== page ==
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Low Water Levels in Great Lakes Cause Concern

Date:
May 4, 2013
Source:
CBC / Powered by NewsLook.com
Summary:
Historically low water levels in the Great Lakes may seriously impact the environment and consumers.


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last updated on 2014-04-20 at 8:26 am EDT

Spain: The Battle Over Water

Spain: The Battle Over Water

Deutsche Welle (Aug. 21, 2013) As a result of the economic crisis, many municipalities in Spain have sold their public water utilities to private companies. Now some local communities are finding out that the water supply networks are no longer being maintained properly and that water quality is on the decline. By the end of the year, about 60 percent of water utility management will be partly or entirely in private hands, making Spain the frontrunner in water privatization within Europe. Some experts are already calling it a "water bubble, and communities that are still trying to sell their water utilities are no longer able to obtain top prices. Now some communities are trying to regain public control over their water supply.
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Ecology Versus Economic Use the Clean Water Quarrel

Ecology Versus Economic Use the Clean Water Quarrel

Deutsche Welle (Nov. 4, 2013) Germany's Federal Environment Agency estimates that a quarter of all German groundwater contains excessive concentrations of nitrates - threatening some communities' water supply. The cause is over-fertilization of farmers' fields. Germany, Austria and Switzerland have been successfully joint-monitoring Lake Constance water quality for years. But authorities in Lower Saxony are only beginning to tackle the problem. Drinking water there often exceeds the EU norm of 50 milligrams of nitrates per liter.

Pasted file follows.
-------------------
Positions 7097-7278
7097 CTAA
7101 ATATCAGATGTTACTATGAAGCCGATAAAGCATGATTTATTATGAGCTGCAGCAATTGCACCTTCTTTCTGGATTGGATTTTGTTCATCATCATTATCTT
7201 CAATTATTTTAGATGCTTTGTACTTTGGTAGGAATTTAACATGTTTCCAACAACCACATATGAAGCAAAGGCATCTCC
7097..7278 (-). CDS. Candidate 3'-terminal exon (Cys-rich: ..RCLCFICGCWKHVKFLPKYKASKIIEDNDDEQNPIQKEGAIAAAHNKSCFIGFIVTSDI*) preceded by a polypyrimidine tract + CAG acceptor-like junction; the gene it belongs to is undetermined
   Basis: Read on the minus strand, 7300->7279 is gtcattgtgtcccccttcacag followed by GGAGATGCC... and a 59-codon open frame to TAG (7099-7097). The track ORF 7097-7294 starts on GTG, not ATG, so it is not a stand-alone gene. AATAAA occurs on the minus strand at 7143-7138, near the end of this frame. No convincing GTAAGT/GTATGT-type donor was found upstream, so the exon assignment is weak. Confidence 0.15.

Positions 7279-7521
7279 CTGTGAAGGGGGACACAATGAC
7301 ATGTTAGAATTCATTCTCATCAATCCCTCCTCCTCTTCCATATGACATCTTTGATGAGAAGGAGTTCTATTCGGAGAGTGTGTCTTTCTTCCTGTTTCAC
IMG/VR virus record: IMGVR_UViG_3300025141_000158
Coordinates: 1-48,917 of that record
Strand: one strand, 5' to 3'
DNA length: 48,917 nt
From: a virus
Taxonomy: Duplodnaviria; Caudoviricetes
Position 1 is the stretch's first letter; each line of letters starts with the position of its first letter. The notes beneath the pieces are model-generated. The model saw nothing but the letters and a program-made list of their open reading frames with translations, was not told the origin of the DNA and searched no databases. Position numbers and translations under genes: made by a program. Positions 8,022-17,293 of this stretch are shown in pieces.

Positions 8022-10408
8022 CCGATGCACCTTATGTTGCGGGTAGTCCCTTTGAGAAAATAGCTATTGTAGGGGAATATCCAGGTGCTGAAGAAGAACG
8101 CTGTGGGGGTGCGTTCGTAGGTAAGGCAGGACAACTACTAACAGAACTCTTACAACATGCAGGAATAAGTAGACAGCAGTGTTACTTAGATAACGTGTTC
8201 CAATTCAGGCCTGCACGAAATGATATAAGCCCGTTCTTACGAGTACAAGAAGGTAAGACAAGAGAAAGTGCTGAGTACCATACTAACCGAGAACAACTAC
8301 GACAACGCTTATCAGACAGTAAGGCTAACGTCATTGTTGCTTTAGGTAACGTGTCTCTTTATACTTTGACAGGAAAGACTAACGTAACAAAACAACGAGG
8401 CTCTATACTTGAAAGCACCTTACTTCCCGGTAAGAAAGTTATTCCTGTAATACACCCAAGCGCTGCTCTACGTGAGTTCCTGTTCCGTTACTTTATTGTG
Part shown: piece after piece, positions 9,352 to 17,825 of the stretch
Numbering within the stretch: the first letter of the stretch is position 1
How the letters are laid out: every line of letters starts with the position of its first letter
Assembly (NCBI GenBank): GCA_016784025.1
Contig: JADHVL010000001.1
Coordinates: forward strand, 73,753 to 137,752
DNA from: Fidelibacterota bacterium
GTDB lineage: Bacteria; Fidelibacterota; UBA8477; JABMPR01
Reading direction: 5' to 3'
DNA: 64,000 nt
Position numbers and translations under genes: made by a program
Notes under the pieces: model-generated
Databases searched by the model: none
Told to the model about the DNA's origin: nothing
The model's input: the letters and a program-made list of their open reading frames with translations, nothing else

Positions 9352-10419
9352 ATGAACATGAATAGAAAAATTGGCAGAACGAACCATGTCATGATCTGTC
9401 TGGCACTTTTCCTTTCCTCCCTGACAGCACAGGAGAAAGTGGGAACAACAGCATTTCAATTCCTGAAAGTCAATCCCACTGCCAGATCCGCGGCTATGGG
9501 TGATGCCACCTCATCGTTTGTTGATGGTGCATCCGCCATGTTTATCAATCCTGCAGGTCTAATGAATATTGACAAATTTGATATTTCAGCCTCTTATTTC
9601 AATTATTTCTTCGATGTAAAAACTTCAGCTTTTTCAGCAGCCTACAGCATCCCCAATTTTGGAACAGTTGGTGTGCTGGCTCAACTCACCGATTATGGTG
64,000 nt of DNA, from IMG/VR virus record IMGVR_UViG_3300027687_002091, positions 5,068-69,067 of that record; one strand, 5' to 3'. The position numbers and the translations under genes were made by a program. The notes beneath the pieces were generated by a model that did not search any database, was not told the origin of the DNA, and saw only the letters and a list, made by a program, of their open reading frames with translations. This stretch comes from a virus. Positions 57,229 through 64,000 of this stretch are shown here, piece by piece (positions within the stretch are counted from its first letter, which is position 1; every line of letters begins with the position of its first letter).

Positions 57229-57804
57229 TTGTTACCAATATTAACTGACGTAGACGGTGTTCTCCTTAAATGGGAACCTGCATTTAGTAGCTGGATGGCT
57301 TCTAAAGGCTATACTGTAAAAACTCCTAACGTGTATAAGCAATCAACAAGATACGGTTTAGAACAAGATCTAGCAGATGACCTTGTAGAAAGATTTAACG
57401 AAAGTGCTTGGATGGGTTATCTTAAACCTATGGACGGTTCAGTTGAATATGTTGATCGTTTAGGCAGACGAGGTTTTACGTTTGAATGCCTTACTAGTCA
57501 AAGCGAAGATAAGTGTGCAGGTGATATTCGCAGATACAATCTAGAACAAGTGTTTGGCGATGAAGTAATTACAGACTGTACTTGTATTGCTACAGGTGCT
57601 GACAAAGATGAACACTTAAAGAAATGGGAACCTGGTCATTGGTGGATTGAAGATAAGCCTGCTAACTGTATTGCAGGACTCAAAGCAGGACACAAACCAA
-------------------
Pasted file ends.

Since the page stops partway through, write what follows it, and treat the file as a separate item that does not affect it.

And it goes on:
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Electricity Helps Researchers Net 'Zombie Bass'

Electricity Helps Researchers Net 'Zombie Bass'

AP (Apr. 7, 2014) Biologists are studying fish in Tennessee Valley Authority lakes by using "electrofishing" to stun them. After they are temporarily incapacitated by a low level current, fish eerily rise to the surface where they are examined and tossed back. (April 7) Video provided by AP
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Move Over Asian Carp, Here Comes the Sea Lamprey

Move Over Asian Carp, Here Comes the Sea Lamprey

CBC (Aug. 21, 2013) Sea lampreys are leaving their mark on the Great Lakes and if their population isn't controlled they could damage the fishing industry, according to experts.
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